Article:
"The scandalous shipbreaking practices of European shipping companies can only be stopped through measures that go beyond flag state jurisdiction. That is why we call on the EU to demand a ship recycling licence from all vessels visiting EU ports. EU policies need to hit where it hurts. Profits made by exploiting workers and poor environmental law enforcement in South Asia is dirty money."
Ingvild Jenssen - Policy Director - NGO Shipbreaking Platform

International shipping laws rest on enforcement by flags of convenience, such as those of Panama and Liberia and Paris MoU grey- and black listed flags at end-of-life. Solutions to curb dirty shipping will need to be ascertained by the EU. Since it controls 40% of the world fleet and is a major trading destination, there is no reason why the EU should be timid in this role.




[1] The Arctic Commitment, an initiative by the Clean Arctic Alliance, aims to protect Arctic communities and ecosystems from the risks posed by the use of heavy fuel oil as marine fuel. For more details see


[2] For a list of all ships sold for scrap in 2016, see



Press Release – European industry, trade unions and NGOs jointly support the EESC’s call for a financial incentive to enhance sustainable ship recycling

Today, the European Economic and Social Committee (EESC) adopted an own initiative opinion that calls on the European Commission to introduce an incentive that will “eliminate the abuses of irresponsible ship dismantling through a system which creates added value in an end-of-life ship”. SEA Europe, IndustriAll Europe and the NGO Shipbreaking Platform join the EESC in supporting an incentive that will make sure ships are recycled in a safe and environmentally sound manner.

"European ship recycling companies are competitive with regards to sustainability and should be encouraged by an enabling public policy that will push ship owners towards the use of these facilities as well as enhance R&D towards more cost effective solutions in Europe."
Christophe Tytgat - Secretary General - SEA Europe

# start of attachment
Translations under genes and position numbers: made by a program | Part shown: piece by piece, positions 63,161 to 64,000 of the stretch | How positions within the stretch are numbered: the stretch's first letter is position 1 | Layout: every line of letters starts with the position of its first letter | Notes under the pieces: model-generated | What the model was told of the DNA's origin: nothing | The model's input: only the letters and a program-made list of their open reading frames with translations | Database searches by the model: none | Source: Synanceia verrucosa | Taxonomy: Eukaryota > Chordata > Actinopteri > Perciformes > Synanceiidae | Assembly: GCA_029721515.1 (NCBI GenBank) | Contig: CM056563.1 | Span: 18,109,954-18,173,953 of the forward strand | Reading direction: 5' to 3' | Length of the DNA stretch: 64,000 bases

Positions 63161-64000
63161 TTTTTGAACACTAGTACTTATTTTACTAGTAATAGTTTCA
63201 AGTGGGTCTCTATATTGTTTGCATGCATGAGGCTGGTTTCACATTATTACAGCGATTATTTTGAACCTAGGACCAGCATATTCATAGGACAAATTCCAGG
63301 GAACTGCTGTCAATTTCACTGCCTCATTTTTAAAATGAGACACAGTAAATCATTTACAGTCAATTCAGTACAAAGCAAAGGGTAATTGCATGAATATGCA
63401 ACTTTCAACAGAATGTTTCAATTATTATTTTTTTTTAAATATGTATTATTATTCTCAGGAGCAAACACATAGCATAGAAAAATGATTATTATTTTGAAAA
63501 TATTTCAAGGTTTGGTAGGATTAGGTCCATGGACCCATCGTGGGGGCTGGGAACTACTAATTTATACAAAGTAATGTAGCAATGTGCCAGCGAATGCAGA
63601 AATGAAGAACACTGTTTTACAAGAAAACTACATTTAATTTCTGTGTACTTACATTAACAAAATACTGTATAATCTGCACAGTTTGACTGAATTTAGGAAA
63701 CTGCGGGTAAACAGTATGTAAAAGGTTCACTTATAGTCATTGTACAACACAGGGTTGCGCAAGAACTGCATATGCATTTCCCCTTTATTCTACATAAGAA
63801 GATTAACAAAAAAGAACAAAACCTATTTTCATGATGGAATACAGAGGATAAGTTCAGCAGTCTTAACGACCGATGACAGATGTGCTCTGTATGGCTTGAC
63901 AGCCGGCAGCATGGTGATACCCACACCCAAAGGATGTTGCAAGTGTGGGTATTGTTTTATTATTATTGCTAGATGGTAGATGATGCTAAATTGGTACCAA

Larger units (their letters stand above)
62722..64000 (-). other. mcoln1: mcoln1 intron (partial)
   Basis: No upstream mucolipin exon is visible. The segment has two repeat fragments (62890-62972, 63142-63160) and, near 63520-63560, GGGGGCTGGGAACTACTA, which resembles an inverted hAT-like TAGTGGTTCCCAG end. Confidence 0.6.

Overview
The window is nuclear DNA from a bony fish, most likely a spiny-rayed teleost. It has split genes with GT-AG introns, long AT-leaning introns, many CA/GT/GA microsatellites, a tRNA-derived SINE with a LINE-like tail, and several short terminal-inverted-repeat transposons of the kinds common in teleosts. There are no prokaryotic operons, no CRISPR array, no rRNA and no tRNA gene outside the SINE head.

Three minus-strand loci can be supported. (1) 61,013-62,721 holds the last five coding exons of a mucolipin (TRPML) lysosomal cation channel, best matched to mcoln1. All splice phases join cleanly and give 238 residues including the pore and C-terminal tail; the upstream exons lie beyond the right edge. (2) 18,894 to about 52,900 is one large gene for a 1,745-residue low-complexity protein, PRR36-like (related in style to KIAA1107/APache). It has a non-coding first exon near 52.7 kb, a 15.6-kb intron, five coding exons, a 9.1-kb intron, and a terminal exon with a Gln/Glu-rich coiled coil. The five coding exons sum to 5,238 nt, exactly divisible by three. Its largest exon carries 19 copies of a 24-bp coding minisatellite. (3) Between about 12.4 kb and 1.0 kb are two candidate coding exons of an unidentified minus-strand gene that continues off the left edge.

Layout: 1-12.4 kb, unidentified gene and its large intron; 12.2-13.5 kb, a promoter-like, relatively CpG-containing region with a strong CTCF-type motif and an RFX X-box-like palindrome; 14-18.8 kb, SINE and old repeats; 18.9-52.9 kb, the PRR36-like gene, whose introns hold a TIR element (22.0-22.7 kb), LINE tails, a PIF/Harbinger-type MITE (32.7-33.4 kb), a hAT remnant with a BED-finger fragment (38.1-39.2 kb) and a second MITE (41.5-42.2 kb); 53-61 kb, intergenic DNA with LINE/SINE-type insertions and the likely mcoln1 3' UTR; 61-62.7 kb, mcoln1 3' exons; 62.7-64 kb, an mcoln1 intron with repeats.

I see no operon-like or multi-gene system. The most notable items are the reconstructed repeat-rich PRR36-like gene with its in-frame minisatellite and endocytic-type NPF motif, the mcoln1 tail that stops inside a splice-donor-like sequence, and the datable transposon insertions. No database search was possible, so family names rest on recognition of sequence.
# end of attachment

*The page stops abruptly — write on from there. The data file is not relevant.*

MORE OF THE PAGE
The aim of a financial incentive is to make sure that ship owners use the upcoming EU list of approved ship recycling facilities and do not simply circumvent the EU Ship Recycling Regulation by flagging out to a non-EU ship registry. The EESC opinion supports a financial incentive that recognises the responsibility of the ship owner through the ‘polluter pays principle’ and builds the cost of responsible recycling into ship operating costs.

"The social and environmental impacts of shipbreaking on the beaches of South Asia can no longer be viewed as an externality and should be accounted for in shipping companies’ individual accounts. Introducing a financial incentive at the EU level is feasible and in line with established legal principles. It also brings with it the promise of ensuring compliance with environmental and social standards aimed at improving ship recycling conditions globally."
Ingvild Jenssen - Policy Director - NGO Shipbreaking Platform

Ensuring sustainable ship recycling fits well with the EU’s aim of achieving a truly circular economy where valuable resources are not only reused, but also recycled in a safe and environmentally sound manner. The EU list of ship recycling facilities will function as an important market differentiator for yards that have already invested in proper occupational health, safety and environmental standards.